Locarno 2014 – Competition
Locarno 2014 – Winner – Grand Jury Prize
Anger rages in Philip (Jason Schwartzman) as he awaits the publication of his sure-to-succeed second novel. He feels pushed out of his adopted home city by the constant crowds and noise, a deteriorating relationship with his photographer girlfriend Ashley (Elisabeth Moss), and his own indifference to promoting the novel. When Philip’s idol Ike Zimmerman (Jonathan Pryce) offers his isolated summer home as a refuge, he finally gets the peace and quiet to focus on his favorite subject—himself. Philip faces mistakes and miseries affecting those around him, including his girlfriend, her sister, his idol, his idol’s daughter, and all the ex-girlfriends and enemies that lie in wait on the open streets of New York.
A complex, intimate and highly idiosyncratic comedy filled with New Yorkers living their lives somewhere between individuality and isolation from the director of the critically acclaimed THE COLOR WHEEL.
So rueful and wise is writer-director Alex Ross Perry’s “Listen Up Philip” about artistic ambition, youthful arrogance and middle-aged regrets, it comes as a shock to discover that Perry himself is not yet even 30. That gives this remarkably achieved feature a precocity nearly equal to that of the prodigal fiction writer who rests at its center, honing his craft at the expense of any and all meaningful relationships in his life. It’s a familiar tale, but one told by Perry with immense filmmaking verve and novelistic flourish, and acted by an exceptional ensemble cast... By any measure, the pic formally announces Perry as one of the most promising young talents on the indie scene.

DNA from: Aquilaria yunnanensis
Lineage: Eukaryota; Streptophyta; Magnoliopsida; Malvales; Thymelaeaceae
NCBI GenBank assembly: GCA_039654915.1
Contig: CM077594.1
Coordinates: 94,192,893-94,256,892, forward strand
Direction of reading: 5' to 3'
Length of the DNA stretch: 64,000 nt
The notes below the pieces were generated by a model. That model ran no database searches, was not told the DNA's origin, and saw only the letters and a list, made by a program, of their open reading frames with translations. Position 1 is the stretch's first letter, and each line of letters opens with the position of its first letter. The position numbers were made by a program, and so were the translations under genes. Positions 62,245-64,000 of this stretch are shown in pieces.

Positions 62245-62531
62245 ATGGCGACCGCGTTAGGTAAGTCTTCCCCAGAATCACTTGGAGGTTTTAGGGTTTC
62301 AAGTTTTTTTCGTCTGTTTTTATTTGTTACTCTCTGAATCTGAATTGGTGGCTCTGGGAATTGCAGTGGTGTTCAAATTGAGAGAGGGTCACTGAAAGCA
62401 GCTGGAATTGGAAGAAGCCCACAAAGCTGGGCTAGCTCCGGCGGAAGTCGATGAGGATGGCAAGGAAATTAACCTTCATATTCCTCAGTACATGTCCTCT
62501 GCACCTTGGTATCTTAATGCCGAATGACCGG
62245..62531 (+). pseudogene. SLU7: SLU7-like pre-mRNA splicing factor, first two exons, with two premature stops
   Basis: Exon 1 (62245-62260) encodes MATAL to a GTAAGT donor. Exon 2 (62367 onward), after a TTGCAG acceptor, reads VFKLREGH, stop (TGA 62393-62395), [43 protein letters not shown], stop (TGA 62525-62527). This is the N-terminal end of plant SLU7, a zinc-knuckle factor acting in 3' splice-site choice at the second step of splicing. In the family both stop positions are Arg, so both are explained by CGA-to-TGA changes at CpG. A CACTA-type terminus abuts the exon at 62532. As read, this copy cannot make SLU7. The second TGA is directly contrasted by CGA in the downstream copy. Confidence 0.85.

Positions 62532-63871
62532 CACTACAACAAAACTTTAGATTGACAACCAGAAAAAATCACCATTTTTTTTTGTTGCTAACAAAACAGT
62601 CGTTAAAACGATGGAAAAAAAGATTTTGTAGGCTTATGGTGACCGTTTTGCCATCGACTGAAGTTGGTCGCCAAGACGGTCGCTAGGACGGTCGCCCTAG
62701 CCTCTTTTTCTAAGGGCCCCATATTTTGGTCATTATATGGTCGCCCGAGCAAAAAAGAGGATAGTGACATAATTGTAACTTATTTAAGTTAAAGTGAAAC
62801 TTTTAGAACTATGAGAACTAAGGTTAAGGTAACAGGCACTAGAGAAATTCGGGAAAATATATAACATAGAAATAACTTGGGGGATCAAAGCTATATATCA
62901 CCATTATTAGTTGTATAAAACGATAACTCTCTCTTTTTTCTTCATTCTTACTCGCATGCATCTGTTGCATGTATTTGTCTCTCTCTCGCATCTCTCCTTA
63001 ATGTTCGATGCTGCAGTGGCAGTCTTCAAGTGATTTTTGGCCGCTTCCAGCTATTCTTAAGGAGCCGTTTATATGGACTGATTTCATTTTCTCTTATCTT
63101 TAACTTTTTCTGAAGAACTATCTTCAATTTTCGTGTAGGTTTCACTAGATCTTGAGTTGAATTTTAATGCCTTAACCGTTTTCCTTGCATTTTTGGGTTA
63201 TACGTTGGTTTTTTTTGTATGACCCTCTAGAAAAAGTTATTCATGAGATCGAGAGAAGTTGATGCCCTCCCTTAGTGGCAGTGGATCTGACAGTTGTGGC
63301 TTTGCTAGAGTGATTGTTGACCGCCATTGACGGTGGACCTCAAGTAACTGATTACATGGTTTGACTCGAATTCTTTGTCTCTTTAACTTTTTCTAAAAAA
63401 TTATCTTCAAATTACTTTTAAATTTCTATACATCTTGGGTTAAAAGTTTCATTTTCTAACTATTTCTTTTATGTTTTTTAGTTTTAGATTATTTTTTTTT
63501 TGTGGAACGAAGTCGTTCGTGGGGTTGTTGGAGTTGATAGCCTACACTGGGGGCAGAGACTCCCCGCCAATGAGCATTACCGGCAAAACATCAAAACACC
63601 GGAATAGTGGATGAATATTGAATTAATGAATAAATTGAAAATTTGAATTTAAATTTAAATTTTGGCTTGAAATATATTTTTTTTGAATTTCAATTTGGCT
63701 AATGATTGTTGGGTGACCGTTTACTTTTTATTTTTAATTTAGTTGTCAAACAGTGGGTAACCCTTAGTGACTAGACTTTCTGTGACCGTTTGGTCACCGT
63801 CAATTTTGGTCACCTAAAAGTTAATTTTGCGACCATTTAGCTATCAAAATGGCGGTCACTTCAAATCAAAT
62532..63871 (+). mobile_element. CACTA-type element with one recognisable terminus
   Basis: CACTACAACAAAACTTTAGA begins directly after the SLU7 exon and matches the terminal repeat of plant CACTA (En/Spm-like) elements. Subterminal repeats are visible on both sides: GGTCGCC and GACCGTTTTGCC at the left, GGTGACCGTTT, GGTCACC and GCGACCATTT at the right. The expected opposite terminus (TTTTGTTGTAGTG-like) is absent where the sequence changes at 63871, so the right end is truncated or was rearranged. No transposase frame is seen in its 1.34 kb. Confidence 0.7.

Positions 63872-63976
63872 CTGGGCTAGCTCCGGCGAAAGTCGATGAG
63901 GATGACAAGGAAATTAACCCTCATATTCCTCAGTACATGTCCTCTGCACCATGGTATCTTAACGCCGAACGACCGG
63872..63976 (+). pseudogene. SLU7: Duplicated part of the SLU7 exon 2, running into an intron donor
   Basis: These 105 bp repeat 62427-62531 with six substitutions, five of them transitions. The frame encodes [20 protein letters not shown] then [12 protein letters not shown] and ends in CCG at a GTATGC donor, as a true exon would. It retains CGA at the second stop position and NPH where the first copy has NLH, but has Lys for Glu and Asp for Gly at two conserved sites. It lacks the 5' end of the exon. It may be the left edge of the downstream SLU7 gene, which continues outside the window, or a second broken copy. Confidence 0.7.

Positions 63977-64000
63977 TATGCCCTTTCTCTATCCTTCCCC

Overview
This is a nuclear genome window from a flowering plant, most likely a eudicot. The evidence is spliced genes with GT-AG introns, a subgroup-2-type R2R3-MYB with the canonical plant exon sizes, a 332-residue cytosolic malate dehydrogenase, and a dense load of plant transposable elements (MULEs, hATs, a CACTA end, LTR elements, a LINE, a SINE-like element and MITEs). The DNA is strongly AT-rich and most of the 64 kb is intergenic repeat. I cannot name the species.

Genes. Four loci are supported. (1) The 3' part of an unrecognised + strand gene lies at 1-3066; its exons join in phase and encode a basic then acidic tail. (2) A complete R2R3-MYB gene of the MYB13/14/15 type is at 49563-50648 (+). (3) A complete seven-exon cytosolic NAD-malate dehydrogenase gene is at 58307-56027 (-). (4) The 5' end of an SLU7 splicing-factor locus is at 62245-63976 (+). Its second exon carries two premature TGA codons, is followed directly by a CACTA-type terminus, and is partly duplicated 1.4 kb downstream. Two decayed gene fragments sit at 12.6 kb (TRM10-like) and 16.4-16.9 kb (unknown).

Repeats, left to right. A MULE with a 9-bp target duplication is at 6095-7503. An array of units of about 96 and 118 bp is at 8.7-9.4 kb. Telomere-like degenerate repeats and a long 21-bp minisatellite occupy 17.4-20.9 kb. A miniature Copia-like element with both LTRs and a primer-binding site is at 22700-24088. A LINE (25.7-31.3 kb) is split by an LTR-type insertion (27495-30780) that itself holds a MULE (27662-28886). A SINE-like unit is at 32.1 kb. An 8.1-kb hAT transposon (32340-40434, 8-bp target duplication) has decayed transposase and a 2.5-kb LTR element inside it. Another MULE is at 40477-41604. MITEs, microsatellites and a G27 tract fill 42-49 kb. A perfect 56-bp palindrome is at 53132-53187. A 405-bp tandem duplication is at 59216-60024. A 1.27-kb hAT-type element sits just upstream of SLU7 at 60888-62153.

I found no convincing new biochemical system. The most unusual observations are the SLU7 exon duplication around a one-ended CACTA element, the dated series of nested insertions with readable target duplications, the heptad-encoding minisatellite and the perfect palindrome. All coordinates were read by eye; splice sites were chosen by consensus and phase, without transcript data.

— Scott Foundas, VARIETY
The acerbically funny “Listen Up Philip” counts as a great leap forward for Alex Ross Perry after his generously received second feature, “The Color Wheel” ... The movie nimbly hopscotches from one character to another, including Philip’s increasingly alienated girlfriend, Ashley Kane (a strong Elisabeth Moss), and an older, reclusive writer, Ike Zimmerman (Jonathan Pryce, delivering a master class in monstrous egomania), who with a bombardment of hilarious put-downs, becomes Philip’s mentor.
— Manohla Dargis, THE NEW YORK TIMES
Perry’s new film, in the guise of a riff on several themes by Philip Roth, is a riff on what it means for a filmmaker to read Philip Roth—to want to achieve something in movies akin to what Roth has accomplished in novels... In its peculiarly concrete variety of abstraction and multiple levels of narrative gamesmanship, “Listen Up Philip” disinvites the sort of discussion of character and motive that all too often takes the movie screen for a transparent view of real people. The actors’ nuanced specificity is broken up into moments and glances that seem as elusive as memories. I can’t think of a recent movie that stages with as much joy and wonder the sense of living a life that becomes, directly or obliquely, in action or in idea, the stuff of art. Not that “Listen Up Philip” is devoid of pain or bewilderment; rather, it’s devoid of guilt. That may be the Rothiest element of all.
— Richard Brody, THE NEW YORKER